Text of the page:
The Coney Island Development Corporation's plan called for a 15 acre amusement park which would eventually be operated by a single company. The remaining amusement district East of the stadium would be zoned for restaurants and indoor entertainment including "entertainment retail". Two lots would be zoned to allow tower sized hotels. One parcel belonging to Horace Bullard, the other belonging to Nathan's and would involve the demolition of their original hot dog stand. These sites were picked as a bluff. Bullard was still refusing to build anything on his property, and if he did build a hotel then it would only replace the abandoned Playland arcade building the city had wanted torn down for decades. And Nathan's would never demolish their most famous attraction just for a hotel. Picking those sites for hotels was a deliberate f#ck you to Sitt who had asked for hotel zoning on his own property. A message from Bloomberg.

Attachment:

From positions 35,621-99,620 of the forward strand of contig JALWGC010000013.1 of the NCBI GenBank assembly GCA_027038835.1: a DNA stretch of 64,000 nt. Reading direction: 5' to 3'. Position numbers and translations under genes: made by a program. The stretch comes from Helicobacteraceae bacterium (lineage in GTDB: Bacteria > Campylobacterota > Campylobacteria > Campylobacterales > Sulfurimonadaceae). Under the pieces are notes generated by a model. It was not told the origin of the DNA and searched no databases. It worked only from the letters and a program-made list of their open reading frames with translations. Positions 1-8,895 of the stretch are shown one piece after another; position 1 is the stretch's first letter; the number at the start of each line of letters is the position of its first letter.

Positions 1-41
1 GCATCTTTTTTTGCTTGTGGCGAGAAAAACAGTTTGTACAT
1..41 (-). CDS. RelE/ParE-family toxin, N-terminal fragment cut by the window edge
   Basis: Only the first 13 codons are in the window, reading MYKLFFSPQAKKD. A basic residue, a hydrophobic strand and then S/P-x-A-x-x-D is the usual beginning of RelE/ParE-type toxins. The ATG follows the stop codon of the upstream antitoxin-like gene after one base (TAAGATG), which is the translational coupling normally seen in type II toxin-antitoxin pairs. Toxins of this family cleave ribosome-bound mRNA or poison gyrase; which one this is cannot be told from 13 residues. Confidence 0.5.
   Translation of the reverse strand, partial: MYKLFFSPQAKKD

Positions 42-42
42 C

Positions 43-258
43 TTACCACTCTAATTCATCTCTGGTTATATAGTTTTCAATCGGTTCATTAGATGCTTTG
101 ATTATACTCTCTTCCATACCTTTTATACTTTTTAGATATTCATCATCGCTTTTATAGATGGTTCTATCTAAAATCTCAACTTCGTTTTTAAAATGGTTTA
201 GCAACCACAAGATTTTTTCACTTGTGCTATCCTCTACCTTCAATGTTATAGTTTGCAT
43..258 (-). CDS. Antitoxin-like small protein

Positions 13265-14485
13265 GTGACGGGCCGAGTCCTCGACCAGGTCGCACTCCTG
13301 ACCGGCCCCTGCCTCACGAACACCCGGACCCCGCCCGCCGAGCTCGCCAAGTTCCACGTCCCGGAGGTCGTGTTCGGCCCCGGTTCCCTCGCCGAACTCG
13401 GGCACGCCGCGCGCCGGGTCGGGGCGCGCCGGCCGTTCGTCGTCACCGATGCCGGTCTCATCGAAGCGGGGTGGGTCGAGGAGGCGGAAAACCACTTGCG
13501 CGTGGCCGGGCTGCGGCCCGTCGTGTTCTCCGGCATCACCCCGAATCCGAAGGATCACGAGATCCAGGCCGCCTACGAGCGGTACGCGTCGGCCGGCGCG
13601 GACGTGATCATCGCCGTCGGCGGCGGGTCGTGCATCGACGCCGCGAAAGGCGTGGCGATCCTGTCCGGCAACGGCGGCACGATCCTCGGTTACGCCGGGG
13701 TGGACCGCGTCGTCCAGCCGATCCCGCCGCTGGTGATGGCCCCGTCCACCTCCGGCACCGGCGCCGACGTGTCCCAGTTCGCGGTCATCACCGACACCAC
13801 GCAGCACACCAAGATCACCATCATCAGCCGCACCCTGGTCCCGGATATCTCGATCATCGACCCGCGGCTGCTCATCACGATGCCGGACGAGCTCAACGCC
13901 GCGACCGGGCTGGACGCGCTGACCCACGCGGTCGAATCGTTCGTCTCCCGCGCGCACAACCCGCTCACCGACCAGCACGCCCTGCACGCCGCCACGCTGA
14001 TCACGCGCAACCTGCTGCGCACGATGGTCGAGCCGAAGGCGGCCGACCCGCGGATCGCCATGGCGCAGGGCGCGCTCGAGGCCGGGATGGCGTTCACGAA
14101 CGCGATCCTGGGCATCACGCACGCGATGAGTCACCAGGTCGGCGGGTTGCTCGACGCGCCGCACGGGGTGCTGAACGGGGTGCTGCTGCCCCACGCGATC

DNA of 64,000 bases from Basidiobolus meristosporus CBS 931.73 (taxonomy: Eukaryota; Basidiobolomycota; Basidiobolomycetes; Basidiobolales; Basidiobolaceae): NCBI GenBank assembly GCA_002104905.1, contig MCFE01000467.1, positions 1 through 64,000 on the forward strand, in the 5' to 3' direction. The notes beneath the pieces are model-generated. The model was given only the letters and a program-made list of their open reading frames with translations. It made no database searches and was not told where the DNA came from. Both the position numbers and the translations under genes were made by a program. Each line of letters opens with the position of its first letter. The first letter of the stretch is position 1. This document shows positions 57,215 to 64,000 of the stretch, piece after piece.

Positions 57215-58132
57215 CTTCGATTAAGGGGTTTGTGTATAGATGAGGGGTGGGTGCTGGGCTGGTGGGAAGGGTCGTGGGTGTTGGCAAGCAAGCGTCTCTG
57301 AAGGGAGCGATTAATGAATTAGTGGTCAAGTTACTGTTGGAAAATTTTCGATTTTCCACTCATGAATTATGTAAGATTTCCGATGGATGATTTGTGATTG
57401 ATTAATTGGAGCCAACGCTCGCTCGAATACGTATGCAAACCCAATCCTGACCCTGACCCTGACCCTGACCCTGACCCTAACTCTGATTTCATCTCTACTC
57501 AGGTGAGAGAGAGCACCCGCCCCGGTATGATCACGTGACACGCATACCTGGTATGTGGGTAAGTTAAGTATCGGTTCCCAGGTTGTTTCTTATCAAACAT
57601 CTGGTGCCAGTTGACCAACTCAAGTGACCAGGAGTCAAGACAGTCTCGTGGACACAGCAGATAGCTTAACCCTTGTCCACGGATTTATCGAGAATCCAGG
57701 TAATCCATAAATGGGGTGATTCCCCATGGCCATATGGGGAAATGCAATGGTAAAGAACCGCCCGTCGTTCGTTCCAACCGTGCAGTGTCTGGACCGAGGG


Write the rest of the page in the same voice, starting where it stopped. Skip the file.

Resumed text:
With Sitt's pals causing a stalemate, Bloomberg offered a compromise that cut the size of his amusement park and gave Sitt more property and the right to build a single hotel and the rest for entertainment themed retail. Sitt countered with his own "compromise", only 6.5 acres would be designated open amusement park land, which would be property leased exclusively to Thor Equities. Some of the park land would be used for parking. The rest of the amusement district, which presumably the city would acquire through eminent domain, would be turned over to Thor Equities for development, presumably residential with ground floor retail. The final compromise agreed to by Sitt and Bloomberg, the park would only be 9 acres, most of which Sitt would sell to the city at a profit, and Sitt's property would be rezoned for two tower sized hotels and normal strip mall and box store retail. The Corporation's plan was completely ignored.